Imagine that, in your workplace, your performance is judged solely by a set of “high stakes” events: the number of sales you make, cases you win in court, or students’ scores on an annual exam. How much you have learned and improved are not considered; your helpfulness with your colleagues is irrelevant; your willingness to work hard and to learn does not matter. Furthermore, no one provides any support to help you improve; it’s “sink or swim” (really, really fast). Your colleagues are competitive and unwilling to share information and strategies, and your supervisor is remote and inflexible.

Continue reading
  13046 Hits
  0 Comments
13046 Hits
0 Comments

Grading for Growth in a High-Stakes World

Grading for Growth in a High-Stakes World

Last month, I wrote about creating a risk-tolerant classroom environment as a way to empower students to seek challenge and risk mistakes—core principles of a growth mindset. But how can a classroom be risk-tolerant when there are tests and grades at every turn?

Recently, I gave a workshop in an elementary school full of creative and dedicated educators. These teachers thought their kids were wonderful, and they wanted nothing more than to simply nurture their enthusiasm, creativity, and growth. But the students (and their parents) were full of anxiety about grades and state tests.

It's no easier for the teachers. Assessment and grading are among the most complex and controversial areas of teaching, because they're expected to do so many different things: motivate students to do their work; measure progress towards learning goals; identify and promote talent and merit; and hold schools and, increasingly, individual teachers, accountable. Many educators are struggling with these competing priorities, and wonder how they can foster a growth mindset at the same time.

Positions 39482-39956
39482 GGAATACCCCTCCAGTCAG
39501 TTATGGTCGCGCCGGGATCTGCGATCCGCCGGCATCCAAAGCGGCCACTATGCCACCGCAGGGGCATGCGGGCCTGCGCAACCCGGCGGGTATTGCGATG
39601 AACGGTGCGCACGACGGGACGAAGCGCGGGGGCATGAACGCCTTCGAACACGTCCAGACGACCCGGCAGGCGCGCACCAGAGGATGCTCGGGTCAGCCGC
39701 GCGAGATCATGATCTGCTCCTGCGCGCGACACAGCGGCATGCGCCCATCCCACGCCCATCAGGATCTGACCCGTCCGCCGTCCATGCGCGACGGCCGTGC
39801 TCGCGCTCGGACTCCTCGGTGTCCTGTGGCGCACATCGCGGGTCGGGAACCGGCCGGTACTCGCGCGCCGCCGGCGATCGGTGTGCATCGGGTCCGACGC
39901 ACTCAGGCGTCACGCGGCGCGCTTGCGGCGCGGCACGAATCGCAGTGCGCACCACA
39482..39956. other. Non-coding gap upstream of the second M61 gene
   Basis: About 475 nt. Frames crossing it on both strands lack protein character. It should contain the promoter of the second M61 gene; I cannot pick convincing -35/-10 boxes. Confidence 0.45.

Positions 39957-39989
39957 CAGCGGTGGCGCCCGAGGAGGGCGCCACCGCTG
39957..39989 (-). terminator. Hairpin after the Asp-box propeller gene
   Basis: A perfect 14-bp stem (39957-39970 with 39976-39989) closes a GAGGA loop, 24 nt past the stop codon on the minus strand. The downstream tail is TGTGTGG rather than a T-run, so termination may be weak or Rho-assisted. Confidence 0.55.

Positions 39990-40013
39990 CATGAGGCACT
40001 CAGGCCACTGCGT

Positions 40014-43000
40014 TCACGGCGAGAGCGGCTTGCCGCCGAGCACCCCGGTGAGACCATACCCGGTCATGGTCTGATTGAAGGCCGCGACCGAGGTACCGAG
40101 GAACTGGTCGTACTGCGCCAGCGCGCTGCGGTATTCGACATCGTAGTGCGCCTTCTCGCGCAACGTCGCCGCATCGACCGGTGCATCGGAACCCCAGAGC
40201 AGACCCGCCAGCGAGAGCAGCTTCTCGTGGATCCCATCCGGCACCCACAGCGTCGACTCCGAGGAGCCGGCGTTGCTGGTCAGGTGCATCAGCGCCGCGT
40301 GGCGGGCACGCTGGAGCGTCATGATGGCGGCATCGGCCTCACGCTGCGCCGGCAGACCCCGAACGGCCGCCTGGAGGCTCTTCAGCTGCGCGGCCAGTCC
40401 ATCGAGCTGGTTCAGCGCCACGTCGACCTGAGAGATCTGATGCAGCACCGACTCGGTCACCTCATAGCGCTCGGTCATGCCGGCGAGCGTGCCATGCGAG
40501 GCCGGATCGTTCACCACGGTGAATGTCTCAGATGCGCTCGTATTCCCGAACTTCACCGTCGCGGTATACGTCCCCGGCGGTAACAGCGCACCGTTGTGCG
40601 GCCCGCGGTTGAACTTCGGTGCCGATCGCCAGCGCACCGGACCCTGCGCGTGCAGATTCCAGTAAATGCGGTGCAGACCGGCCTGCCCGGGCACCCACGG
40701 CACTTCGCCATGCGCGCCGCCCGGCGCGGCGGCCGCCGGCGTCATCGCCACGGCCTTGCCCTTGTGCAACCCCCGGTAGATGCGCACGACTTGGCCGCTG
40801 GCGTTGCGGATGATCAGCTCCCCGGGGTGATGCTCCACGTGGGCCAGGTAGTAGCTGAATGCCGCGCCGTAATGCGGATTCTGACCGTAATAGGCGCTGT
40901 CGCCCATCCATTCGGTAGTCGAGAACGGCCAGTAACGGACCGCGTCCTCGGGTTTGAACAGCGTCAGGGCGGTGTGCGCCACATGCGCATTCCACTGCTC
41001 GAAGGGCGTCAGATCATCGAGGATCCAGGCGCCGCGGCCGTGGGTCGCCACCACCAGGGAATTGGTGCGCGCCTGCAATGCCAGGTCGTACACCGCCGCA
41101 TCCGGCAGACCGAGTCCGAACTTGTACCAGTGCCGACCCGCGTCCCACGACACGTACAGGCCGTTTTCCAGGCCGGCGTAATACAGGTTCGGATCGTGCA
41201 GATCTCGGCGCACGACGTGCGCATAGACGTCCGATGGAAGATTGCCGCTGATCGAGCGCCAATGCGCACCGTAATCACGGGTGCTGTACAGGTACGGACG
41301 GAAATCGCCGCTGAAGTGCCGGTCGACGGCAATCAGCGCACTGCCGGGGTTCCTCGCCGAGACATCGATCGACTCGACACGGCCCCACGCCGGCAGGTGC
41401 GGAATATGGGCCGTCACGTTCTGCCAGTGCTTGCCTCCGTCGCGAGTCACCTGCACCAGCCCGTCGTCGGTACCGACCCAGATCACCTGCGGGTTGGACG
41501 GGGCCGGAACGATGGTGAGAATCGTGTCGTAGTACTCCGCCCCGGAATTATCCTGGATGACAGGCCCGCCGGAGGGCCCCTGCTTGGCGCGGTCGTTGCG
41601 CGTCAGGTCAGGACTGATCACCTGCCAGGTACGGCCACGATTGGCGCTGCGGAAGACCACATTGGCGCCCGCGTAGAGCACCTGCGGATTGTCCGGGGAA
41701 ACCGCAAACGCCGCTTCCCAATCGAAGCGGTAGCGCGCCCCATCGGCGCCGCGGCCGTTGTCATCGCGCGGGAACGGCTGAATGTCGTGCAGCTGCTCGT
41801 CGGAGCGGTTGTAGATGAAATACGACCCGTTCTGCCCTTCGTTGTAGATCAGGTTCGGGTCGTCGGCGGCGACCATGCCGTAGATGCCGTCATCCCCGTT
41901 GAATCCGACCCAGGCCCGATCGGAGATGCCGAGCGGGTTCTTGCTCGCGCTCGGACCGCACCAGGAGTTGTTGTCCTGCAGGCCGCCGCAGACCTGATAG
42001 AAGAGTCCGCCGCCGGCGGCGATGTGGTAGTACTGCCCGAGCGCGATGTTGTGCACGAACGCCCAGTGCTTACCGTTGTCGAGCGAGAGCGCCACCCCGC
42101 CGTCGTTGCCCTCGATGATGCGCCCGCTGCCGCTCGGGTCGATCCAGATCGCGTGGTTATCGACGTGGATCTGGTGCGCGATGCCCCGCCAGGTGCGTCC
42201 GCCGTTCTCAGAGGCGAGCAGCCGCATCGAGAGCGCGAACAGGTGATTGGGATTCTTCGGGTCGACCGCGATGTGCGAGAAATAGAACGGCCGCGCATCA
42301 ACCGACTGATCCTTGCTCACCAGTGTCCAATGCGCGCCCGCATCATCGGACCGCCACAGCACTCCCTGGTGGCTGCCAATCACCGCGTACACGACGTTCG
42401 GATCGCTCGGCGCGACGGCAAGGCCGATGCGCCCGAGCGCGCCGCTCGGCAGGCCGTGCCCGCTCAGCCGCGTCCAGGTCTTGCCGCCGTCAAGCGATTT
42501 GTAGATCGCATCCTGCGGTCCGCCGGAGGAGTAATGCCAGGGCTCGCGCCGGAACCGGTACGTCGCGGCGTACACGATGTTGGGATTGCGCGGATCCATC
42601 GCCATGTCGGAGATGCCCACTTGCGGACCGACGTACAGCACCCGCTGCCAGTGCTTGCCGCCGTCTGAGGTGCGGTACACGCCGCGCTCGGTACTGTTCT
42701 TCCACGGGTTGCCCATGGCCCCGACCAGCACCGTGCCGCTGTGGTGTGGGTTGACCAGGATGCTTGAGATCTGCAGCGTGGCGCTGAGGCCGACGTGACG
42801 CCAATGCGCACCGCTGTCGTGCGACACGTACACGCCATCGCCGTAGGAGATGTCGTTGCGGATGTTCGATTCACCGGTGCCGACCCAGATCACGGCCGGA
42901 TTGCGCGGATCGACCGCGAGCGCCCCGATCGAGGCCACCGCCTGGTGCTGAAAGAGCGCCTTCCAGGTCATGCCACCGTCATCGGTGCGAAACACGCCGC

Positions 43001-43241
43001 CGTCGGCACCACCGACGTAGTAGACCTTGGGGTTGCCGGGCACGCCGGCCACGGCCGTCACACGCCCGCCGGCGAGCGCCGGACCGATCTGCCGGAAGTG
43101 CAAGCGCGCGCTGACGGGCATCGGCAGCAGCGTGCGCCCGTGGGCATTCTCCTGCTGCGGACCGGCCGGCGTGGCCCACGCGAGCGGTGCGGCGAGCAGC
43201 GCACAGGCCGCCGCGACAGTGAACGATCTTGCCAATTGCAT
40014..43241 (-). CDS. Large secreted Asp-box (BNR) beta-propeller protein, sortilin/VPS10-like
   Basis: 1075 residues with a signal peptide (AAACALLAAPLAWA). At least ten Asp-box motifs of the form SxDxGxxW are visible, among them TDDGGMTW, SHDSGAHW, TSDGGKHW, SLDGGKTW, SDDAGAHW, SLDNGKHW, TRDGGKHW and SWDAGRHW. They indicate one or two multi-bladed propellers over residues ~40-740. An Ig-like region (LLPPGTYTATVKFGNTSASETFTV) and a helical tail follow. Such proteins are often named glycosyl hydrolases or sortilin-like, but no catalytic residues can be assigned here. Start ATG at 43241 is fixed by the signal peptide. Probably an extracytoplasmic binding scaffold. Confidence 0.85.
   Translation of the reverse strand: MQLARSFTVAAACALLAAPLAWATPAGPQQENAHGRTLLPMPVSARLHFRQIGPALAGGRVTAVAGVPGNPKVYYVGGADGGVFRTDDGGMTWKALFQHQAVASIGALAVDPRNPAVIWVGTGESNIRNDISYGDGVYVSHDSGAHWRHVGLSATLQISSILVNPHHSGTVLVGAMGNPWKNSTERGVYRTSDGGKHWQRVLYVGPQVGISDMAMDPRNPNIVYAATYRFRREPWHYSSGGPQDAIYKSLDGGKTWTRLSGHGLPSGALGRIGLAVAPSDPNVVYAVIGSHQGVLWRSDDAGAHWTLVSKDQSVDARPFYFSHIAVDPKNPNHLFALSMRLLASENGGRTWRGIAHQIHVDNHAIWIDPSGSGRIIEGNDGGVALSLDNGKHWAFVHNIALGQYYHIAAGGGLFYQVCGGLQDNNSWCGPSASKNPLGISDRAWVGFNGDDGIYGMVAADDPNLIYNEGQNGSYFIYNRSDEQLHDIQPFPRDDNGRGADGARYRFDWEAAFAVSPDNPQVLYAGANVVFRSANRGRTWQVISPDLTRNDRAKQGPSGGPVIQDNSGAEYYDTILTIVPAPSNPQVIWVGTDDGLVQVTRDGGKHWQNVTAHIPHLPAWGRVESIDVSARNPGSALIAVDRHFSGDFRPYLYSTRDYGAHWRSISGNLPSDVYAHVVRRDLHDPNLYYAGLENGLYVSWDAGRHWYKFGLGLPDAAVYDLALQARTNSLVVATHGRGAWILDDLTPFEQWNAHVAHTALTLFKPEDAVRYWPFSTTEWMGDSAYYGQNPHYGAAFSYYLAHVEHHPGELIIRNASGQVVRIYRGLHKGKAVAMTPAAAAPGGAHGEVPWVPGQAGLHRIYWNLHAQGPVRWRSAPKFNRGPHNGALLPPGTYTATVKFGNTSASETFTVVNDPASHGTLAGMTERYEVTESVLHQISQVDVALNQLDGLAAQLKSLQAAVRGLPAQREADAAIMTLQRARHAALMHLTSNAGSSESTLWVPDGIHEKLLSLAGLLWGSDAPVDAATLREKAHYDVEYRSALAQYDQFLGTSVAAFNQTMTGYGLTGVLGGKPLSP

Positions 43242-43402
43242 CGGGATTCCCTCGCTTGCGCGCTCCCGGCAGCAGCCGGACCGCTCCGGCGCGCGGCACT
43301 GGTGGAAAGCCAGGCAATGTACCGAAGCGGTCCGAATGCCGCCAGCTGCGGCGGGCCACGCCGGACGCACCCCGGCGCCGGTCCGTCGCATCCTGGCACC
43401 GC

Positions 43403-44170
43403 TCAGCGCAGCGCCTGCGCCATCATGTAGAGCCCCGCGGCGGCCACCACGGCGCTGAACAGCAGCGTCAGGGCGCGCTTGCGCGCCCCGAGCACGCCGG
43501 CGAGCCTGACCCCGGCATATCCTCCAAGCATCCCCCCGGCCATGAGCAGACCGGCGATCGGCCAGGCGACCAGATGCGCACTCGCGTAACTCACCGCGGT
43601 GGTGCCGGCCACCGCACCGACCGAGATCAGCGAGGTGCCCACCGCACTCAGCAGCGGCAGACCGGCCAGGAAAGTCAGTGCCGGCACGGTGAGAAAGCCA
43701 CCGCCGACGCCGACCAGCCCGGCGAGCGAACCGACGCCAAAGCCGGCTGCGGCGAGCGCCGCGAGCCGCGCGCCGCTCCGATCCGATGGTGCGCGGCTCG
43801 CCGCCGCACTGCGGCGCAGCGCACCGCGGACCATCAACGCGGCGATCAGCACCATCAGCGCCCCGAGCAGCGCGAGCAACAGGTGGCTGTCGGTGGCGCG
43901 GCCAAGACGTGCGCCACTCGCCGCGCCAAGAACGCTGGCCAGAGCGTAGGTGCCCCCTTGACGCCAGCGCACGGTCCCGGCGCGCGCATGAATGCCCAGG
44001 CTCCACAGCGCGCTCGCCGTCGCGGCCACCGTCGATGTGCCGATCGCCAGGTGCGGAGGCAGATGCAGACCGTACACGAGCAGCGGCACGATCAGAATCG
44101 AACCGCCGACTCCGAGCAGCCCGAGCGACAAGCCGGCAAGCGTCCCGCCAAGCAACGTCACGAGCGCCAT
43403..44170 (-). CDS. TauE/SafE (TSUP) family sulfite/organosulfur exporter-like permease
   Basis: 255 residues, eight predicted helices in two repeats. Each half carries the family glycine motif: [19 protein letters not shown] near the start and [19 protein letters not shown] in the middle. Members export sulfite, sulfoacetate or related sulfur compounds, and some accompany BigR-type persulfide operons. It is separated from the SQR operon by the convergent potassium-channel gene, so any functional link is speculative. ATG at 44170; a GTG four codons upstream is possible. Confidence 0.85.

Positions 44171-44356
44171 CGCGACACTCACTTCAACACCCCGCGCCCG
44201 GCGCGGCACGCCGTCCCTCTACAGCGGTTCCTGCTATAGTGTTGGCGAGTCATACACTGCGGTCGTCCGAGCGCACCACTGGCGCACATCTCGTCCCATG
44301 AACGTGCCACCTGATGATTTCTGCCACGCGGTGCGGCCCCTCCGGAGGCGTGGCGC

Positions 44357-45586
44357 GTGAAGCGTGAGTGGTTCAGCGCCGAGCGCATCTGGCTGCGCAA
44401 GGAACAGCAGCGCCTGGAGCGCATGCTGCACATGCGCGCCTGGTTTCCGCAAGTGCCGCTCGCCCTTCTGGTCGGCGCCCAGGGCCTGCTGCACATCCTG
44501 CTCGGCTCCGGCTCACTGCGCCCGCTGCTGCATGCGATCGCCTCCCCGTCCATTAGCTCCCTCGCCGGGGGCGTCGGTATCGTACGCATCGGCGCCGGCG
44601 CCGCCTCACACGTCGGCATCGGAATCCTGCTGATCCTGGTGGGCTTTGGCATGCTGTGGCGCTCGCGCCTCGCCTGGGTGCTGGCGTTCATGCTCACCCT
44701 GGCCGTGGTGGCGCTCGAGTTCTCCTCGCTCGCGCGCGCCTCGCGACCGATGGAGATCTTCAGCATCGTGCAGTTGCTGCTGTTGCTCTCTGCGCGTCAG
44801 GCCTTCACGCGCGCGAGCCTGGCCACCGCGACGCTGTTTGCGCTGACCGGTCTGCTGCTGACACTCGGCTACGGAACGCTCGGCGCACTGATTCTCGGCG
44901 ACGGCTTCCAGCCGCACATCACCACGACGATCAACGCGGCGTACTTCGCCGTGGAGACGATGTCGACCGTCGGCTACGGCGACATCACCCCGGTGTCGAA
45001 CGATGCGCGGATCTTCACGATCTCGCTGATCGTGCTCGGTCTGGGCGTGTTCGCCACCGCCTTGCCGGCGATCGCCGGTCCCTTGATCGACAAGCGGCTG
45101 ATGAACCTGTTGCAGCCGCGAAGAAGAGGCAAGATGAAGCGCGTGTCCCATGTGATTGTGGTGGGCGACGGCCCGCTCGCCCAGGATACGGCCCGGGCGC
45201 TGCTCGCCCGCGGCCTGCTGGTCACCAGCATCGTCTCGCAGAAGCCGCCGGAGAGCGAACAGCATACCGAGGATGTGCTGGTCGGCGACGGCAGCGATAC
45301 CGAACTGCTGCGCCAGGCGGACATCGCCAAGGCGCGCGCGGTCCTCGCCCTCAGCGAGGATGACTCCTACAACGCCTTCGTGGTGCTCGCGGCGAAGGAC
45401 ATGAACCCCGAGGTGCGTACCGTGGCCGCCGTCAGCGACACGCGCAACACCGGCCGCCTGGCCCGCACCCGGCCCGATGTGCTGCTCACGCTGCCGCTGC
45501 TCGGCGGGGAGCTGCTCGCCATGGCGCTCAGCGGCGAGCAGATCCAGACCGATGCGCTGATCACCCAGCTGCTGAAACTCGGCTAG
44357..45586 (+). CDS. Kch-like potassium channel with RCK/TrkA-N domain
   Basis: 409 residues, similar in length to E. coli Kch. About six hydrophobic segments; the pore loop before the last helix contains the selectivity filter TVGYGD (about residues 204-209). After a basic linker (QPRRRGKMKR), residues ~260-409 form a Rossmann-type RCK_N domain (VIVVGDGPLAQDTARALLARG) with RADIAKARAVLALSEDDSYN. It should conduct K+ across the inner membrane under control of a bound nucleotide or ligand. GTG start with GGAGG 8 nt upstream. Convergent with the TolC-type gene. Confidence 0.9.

Continue reading
  18892 Hits
  16 Comments
Recent Comments
Lisa Blackwell
That's a fantastic insight! Implicit in your comment is the recognition that learning isn't an all-or-nothing affair, and that eve... Read More
Thursday, 02 February 2012 11:33
Lisa Blackwell
Not necessarily--rubrics aren't the best fit for all assignments, but even more to the point, not every assignment must result in ... Read More
Thursday, 02 February 2012 11:34
Lisa Blackwell
Great points, Mae. These are important skills, and very aligned with the growth mindset too. Have you found a way to incorporate t... Read More
Thursday, 02 February 2012 11:43
18892 Hits
16 Comments

What Techniques Can You Use to Increase Students' Motivation? Here are Three

What Techniques Can You Use to Increase Students' Motivation? Here are Three

Despite our best efforts as educators and parents, many students still underperform or struggle academically. Most teachers observe that their students would succeed if only they would invest more effort in their work. In some cases, we see a grave lack of student engagement leading to classroom management challenges, low student achievement, and high drop-out rates.

While some studies cite boredom and disinterest as the cause of these problems, perhaps they are actually symptoms of a broader issue: lack of motivation. Numerous studies have shown that, as student motivation goes up, so do effort and student achievement, in both short and long term situations. In addition, attention, which is a scarce resource in most classrooms, has also been proven to increase with kids’ motivation levels. As we empower students to increase their own ability to focus and apply effort, we witness them becoming better able to process relevant information, which impacts their ability to succeed academically. This, in turn, will set the foundation for an intrinsic love of learning, by teaching students to value their own progress and growth.

Here are three techniques you can use to increase students' motivation:

Continue reading
  17016 Hits
  0 Comments
17016 Hits
0 Comments